QB: The Bucs have Carson Palmer and Drew Stanton on multi-year deals, and Matt Barkley is the #3 with another year left on his contract. We can never rule out Bruce Arians using a pick on a developmental QB, but it’s likely not a top priority for the Cards.
RB: The Cards have David Johnson, Andre Ellington, Chris Johnson, Stepfan Taylor, and Kerwynn Williams all under contract. We doubt they’ll spend a pick on a back this year.
WR: The Cardinals have an excellent set of receivers. While Larry Fitzgerald is up there in age, he’s still productive. Michael Floyd had a very good 2015 season, and John Brown is an emerging star. Add in solid depth players like J.J. Nelson and Jaron Brown and this doesn’t appear to be a huge area of need for the club.
TE: The Cards have vets Darren Fells and Jermaine Gresham anchoring the position for now, as they hope 2014 second-round pick Troy Niklas is capable of staying on the field and developing. Unfortunately, Niklas’ development has been far behind where he needs to be, and you wonder if the Cards are looking to make an upgrade there.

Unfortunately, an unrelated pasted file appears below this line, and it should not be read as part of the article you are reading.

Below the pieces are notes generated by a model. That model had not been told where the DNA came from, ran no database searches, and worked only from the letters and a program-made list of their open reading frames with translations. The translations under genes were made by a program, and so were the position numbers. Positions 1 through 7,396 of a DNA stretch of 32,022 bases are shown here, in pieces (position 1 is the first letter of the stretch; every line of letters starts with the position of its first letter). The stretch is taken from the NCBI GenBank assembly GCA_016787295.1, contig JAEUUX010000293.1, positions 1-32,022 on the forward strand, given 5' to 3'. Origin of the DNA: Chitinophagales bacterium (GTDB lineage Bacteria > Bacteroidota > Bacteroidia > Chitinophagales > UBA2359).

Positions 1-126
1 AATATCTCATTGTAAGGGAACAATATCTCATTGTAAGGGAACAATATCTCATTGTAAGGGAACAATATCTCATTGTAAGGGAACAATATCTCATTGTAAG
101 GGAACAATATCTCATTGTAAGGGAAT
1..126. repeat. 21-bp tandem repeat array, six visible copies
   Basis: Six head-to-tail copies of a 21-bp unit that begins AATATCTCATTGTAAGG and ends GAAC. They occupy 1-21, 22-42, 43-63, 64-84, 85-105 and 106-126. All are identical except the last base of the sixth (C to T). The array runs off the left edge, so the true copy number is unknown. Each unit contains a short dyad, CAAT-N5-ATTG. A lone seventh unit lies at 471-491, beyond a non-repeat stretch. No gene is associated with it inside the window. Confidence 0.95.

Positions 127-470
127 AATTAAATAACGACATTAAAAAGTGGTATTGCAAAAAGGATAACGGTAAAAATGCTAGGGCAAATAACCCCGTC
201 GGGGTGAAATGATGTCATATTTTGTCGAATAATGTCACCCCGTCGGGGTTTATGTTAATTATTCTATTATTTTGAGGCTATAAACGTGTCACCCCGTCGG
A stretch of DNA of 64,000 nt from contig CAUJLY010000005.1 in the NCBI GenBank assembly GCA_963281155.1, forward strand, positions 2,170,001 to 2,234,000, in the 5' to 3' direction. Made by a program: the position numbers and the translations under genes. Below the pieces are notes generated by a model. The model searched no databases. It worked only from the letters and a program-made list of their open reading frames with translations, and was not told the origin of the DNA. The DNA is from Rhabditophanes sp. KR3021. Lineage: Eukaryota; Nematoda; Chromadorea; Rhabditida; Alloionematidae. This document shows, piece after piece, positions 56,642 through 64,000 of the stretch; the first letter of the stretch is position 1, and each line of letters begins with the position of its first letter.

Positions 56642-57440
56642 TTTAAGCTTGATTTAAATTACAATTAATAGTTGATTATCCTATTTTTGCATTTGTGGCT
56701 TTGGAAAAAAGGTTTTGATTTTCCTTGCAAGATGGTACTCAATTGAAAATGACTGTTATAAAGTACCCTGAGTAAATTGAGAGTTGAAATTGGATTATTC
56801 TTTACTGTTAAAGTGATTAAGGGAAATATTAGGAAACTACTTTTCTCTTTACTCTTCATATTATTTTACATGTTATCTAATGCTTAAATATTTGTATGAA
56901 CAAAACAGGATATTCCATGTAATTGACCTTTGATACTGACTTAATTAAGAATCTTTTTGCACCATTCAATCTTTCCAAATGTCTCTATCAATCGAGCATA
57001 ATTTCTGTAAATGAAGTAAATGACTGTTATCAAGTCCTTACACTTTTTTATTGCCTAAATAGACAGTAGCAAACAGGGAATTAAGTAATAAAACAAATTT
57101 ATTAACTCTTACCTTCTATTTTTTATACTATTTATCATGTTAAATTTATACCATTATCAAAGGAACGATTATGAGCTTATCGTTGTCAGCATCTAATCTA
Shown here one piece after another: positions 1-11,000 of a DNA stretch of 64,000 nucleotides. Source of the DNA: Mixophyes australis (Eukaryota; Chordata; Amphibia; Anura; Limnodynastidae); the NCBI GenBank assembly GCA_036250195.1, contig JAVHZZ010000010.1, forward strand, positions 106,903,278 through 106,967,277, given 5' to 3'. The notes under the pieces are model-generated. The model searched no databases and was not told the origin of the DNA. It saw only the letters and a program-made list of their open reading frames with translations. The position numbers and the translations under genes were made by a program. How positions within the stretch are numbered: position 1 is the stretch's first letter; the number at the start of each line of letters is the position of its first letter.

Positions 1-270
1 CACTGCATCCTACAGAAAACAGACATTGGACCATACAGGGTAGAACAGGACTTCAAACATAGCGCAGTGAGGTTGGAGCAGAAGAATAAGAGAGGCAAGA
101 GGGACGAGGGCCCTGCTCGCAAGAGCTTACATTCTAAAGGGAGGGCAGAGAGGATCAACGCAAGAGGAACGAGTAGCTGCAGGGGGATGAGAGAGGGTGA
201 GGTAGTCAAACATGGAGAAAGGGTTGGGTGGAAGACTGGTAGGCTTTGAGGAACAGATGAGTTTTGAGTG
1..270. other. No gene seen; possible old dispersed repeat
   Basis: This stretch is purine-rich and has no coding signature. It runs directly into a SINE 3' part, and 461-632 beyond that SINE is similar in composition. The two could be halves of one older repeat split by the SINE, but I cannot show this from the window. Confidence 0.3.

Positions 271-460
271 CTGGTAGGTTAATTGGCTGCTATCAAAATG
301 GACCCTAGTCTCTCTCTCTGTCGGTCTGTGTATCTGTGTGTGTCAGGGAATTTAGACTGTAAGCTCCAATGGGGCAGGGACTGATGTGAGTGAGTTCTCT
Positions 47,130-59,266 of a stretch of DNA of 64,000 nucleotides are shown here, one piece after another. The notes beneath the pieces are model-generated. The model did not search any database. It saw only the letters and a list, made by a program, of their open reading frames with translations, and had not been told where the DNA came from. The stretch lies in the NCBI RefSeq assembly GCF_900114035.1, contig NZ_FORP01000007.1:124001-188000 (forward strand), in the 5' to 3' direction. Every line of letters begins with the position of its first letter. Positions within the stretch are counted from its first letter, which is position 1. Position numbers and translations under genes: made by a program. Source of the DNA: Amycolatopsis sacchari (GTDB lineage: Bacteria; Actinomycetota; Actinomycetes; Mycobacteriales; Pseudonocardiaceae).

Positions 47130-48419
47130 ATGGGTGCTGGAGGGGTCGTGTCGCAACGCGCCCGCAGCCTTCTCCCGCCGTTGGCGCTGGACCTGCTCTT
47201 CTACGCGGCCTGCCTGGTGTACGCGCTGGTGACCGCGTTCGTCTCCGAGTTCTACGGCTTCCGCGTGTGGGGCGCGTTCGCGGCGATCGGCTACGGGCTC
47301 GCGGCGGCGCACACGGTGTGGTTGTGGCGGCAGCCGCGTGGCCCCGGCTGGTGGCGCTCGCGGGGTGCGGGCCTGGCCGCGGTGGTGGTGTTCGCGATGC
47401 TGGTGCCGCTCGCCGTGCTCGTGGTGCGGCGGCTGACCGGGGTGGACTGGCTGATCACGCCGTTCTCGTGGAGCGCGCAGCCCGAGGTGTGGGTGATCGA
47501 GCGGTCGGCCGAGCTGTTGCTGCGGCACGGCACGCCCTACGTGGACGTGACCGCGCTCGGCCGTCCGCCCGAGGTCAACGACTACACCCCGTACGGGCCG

Other Needs: The Cardinals have arguably one of the best rosters in the entire NFL, so there aren’t many pressing needs currently. That said, secondary depth, pass rush, and interior DL all need boosts. They could also look for more OL depth to push last year’s top pick, OT D.J. Humphries.
Los Angeles Rams
First choice: #15 overall
QB: If you can hear past the sound of the world snickering, you may hear the Rams reiterating multiple times that they’re looking to go into 2016 with Case Keenum as their starting QB. Suuuuuure. Even if that’s the case for Week 1, Los Angeles needs a developmental prospect. Nick Foles stinks, and Sean Mannion reminded us of Foles coming out of Oregon State. The Rams are prime candidates to take a QB in the first round, and perhaps trade up for one.